The Weird Workplace

A collection of unusual and quirky stories from across Canada and the world

The Weird Workplace
The Vatican’s Swiss Guard, a mini-army that helps protect the Pope, hope to have cooler heads now they have swapped their ancient metal helmets for ones made by 3D printers. Credit: omnimoney (Shutterstock)

COOLER HEADS PREVAIL

VATICAN CITY — The Vatican’s Swiss Guard, a mini-army that helps protect the Pope, hope to have cooler heads now they have swapped their ancient metal helmets for ones made by 3D printers, according to Reuters. The new headgear is made of thermoplastic and looks almost exactly the same as the previous versions. But the force of 110 men should find the covering more comfortable because the helmets won’t heat up like the metal ones, according to spokesman Urs Breitenmoser. The previous versions also weighed two kilograms while the new ones, made in Switzerland, weigh 570 grams.

SPLITTING MILLIONS

GUELPH, ONT. — A group of co-workers has hit the jackpot — big time — by winning $60 million. The nine colleagues at an automotive parts plan worked the same shift on an assembly line in Guelph, Ont., and had been buying lottery tickets together in the last few months of 2018 as the prize grew bigger, according to the Canadian Press. Eight of the workers describe themselves as immigrants, with some saying they plan to buy new homes or take a family trip to Disneyland. Another wants to open an Ethiopian restaurant and yet another hopes to travel through Canada. “I’ve been in Canada for less than a year and so far, I’ve only known work,’’ said Bassam Abdi. “I’m excited to explore the country.’’

JOKE BOMBS

SOLIHULL, U.K. — A Jaguar Land Rover worker who thought it would be funny to pose in a fake suicide vest at work has, not surprisingly, been suspended. The individual was photographed wearing a vest complete with Nerf gun bullets, wires and foil-wrapped boxes meant to resemble a bomb, and asked colleagues if he should “pull the string and blow it up?” according to the Daily Mail. The company said it was taking the incident “extremely seriously” and investigating. But another worker was unhappy it took so long for action to be taken, saying the incident was reported before Christmas and not escalated until January: “Shop floor banter has got to this stage and it is a regular occurrence... If you don’t deal with an issue, then it will keep raising its ugly head.”

HEATING UP THE ROMANCE

VENTURA, CALIF. — An on-duty firefighter actually started a “fire” recently as part of an elaborate marriage proposal in Ventura, Calif. Zach Steele placed six smoke machines in the attic of a house he shared with his girlfriend and then went off to work, according to the Huffington Post. He set the machines off remotely and soon tons of smoke began spewing out of the house. His girlfriend’s mother — who knew about the prank — then called 911, so Steele and his fire crew came to the rescue. He took off his oxygen mask and proposed — as seen in body camera footage from a colleague. “I was so confused and I honestly could not sort through my emotions enough to really comprehend what was happening,” said fiancée Maddison Ridgik. “When he got down on one knee, I was so emotional. I was still shaking and crying, yet so excited… It was truly the best, most indescribable moment of my life.”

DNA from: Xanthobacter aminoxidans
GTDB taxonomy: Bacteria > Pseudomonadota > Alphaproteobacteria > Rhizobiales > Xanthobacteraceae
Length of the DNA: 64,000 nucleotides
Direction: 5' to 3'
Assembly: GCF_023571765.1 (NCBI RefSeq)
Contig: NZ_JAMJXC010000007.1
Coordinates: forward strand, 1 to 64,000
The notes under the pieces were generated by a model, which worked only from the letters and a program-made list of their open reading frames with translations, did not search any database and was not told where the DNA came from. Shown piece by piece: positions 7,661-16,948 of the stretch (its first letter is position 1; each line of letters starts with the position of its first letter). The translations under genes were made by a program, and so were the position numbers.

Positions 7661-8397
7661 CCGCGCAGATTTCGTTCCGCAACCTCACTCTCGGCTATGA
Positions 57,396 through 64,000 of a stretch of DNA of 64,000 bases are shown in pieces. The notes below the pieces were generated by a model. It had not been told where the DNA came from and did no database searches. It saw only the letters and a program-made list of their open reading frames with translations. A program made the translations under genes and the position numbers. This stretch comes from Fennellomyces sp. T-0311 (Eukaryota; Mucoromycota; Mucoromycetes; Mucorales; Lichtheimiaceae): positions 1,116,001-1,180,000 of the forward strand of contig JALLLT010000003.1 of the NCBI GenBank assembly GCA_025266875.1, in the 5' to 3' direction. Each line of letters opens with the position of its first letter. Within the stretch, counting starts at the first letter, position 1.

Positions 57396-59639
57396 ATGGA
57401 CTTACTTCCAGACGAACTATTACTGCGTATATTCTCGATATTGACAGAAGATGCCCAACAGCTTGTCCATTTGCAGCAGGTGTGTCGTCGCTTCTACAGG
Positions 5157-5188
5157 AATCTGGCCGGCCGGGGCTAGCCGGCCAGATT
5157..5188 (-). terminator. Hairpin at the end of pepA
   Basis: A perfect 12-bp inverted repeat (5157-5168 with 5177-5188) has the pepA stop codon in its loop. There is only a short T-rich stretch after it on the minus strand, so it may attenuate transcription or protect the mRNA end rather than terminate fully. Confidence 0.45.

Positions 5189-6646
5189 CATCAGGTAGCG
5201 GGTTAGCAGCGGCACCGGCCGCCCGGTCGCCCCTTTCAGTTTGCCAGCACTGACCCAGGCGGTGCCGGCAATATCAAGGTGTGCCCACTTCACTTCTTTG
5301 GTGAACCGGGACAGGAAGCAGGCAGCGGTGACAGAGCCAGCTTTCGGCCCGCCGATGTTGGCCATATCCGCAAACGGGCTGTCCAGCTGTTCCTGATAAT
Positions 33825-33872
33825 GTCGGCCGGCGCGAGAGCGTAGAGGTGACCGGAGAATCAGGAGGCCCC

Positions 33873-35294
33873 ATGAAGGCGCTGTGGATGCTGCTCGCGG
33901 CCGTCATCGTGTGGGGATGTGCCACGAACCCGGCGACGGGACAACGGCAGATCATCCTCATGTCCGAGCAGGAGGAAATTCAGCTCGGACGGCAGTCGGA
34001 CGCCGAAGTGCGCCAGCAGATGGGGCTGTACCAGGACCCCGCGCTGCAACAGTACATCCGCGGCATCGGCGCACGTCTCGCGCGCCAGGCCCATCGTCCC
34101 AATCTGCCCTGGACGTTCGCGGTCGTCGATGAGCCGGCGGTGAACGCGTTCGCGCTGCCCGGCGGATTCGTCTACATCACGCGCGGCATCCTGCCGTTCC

HUMANS 1, ROBOTS 0

SASEBO, JAPAN — The world’s first robot hotel has decided humans, for the most part, make the most sense when it comes to staffing. Japan’s Henn na or “Strange” Hotel opened to much publicity in 2015 but has since “laid off” half of its 243 androids, according to the Wall Street Journal. “It’s easier now that we’re not being frequently called by guests to help with problems with the robots,” said one staff member. One guest, for example, kept being woken by a doll-shaped “assistant” in his room because it mistook his snores for queries. And there were no phones in the rooms because “Churi” was meant to answer all questions from guests. The same was true for concierge robots who could not answer many of the guests’ questions. And two robot luggage carriers are no longer being used because they could only reach two dozen of the more than 100 rooms. “They were really slow and noisy, and would get stuck trying to go past each other,” said guest Taishi Mito. However, a mechanical arm that moves luggage in and out of storage boxes is still being used. And Hideo Sawada, president of the travel company that owns the hotel, said he has learned some valuable lessons: “When you actually use robots, you realize there are places where they aren’t needed — or just annoy people.”

 

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